An envelope was sitting on my doorstep today. No return address, just my name printed in block letters, stark and official. I cautiously opened it, and pulled out a sheaf of papers.

The pages were yellowed with age, stiff and crackling. The blue ink was faded and pale.

Puzzled, I began to read. The story was unfamiliar, the language flowery, prose-like, an ode to magic and mystery. The secrets of night and the glory of dawn, all wrapped into a few sheets of scribbled notes. Diagrams and equations filled the margins, complex mathematics beyond my comprehension. Theories of gravity and coincidence, planetary alignment, faerie magic and brain chemistry, the Answers were here. It was all here.

The handwriting was mine.

My hands began to shake, the brittle pages trembled. I had no memory of writing these words, filling the lines with such care.

How could I have written this?

The clumsy cursive was unmistakable, the smears from my left hand were an unequivocal signature. I still had ink blots from a letter I had written this morning, freshly marking my skin like a tattoo. The stains matched, mirror images. Like birthmarks, fingerprints; there was no doubt.

My words. How could these be mine?

I stood there for a long time, trying to make sense of it. With each reading, I felt farther away from the conclusion, farther away from what I was supposed to understand.

And then the pages began to crumble.

Disintegrating before my eyes, the fragile words turned to dust, leaving nothing but glitter and ash in my hands.

The Coronet

I lay by the pond on a sunny day, idly weaving a wreath of flowers.  

When it was done, I set it atop the water and gave it a gentle nudge.

It floated to the center, a golden halo on a swath of cold blue.

“A crown fit for a king!” I merrily called to no one.

Then something stirred in the depths.

The blossoms lifted from the surface, light on the brow of a water nymph.

“Fit for a queen!” She cried boldly, a regal smile on her lovely face.

“I accept your offering and claim my kingdom!”

Crown and pose inspired by Bloom Design Studios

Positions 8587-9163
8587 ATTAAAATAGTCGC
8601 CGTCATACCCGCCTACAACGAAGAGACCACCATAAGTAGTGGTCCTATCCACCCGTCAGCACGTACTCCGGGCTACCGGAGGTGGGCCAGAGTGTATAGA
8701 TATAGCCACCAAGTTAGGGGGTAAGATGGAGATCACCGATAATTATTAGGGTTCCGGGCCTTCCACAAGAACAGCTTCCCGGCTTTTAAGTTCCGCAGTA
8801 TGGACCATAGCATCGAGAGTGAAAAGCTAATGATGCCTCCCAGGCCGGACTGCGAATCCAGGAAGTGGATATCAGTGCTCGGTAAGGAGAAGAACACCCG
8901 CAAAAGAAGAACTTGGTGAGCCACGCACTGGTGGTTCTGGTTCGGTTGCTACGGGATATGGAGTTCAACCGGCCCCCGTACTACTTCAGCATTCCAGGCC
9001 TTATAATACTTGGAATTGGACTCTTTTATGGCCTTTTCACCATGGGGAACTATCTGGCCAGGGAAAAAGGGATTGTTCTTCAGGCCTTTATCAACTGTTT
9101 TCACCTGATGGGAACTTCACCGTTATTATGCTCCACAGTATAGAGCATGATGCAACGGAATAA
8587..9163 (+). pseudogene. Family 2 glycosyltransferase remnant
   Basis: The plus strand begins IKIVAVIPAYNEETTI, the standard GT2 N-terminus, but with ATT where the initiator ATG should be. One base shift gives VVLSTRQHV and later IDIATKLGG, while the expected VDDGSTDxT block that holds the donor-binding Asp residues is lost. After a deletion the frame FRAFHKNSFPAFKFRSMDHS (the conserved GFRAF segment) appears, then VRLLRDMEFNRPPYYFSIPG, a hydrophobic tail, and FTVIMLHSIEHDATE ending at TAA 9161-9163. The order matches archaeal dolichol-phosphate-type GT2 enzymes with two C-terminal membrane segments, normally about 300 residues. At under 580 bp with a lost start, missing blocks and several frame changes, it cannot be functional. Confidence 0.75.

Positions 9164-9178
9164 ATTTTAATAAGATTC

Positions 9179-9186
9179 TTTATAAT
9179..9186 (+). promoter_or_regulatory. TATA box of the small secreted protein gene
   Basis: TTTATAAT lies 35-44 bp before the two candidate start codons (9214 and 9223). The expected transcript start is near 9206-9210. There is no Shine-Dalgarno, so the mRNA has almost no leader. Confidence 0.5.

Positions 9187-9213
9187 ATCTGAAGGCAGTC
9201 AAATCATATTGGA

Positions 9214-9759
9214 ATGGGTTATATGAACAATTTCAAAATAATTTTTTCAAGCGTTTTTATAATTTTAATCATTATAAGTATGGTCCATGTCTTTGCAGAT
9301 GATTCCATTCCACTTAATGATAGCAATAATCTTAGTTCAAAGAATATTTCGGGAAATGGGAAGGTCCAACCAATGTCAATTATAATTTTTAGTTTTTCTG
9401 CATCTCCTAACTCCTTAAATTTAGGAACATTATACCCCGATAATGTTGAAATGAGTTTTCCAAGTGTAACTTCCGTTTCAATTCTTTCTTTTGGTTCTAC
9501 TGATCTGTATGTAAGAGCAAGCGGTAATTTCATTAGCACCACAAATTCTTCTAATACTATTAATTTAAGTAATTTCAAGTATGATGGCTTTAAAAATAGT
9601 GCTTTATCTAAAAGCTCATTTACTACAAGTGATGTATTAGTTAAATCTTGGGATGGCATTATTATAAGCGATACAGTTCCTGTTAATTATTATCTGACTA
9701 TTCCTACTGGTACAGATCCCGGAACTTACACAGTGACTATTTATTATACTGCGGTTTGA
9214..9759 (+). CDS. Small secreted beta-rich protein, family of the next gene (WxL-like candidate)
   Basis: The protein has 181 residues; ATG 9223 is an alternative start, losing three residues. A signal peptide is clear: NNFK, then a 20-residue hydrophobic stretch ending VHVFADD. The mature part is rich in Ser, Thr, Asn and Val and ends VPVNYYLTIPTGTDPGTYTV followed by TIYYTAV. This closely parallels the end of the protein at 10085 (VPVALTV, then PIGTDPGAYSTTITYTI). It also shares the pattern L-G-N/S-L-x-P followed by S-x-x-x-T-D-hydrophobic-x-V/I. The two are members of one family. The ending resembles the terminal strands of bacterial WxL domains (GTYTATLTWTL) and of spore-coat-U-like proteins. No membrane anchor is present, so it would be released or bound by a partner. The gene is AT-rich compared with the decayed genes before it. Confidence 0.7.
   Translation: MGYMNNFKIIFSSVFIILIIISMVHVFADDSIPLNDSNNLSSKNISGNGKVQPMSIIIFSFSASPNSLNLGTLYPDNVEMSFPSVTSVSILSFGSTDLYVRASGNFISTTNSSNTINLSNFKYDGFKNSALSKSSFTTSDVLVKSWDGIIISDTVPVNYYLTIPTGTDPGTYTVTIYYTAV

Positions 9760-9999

Uncommon Rain

uncommon rain

I live in a rainy place.

Damp. Wet. Soggy.

Nestled in an isolated cove, my ocean-side village is one of the wettest places on the planet.

Rain, always rain.

Quite the weather we are having!

Looks like rain! (It always looks like rain.)

Is that a patch of blue sky- oh, no. Just a dark cloud.

Shrouded in mist, the eaves drip constantly.

We wake to the pitter-patter of falling water.

We drift off to the waves crashing, splashing against the shore.

Wet, always wet.

On rare nights, we wake when the rain stops.

So loud in our ears, so foreign and strange, we cannot dream through it.

The silence envelopes the village.

Even the waves cease their endless lapping.

It starts softly, a gentle tapping at the windows.

The tinkling of tiny bells, crystalline chiming on the roof.

Then the panes begin to rattle and shake.

Soon we hear glass shattering, thrashing bells, a cacophony of violent sound.

Dark, only in the dark.

No one sleeps a wink on those nights.

We don’t look out the window.

We don’t leave our beds, or even open our eyes.

We lie awake, eyes squeezed tightly shut and try to drown out the clamor with silent prayers.

It lasts until first light.

One would expect a mess, after such a night.

Piles of broken glass, shards of metal and wood, anything that could have cause such a discordant commotion.

It is all clear, though. So clear.

We step outside to clear stoops, clear roofs, and a clear sky.

We bask in the blue of it, in the sunlight.

We don’t make a sound, we don’t move.

Then the fog starts to roll in.

Drip, drip, drop.

Rain begins to fall again.

We pull up our hoods, zip our coats and get on with the day.

No one speaks of it, the Uncommon Rain.

It’s best not to draw attention.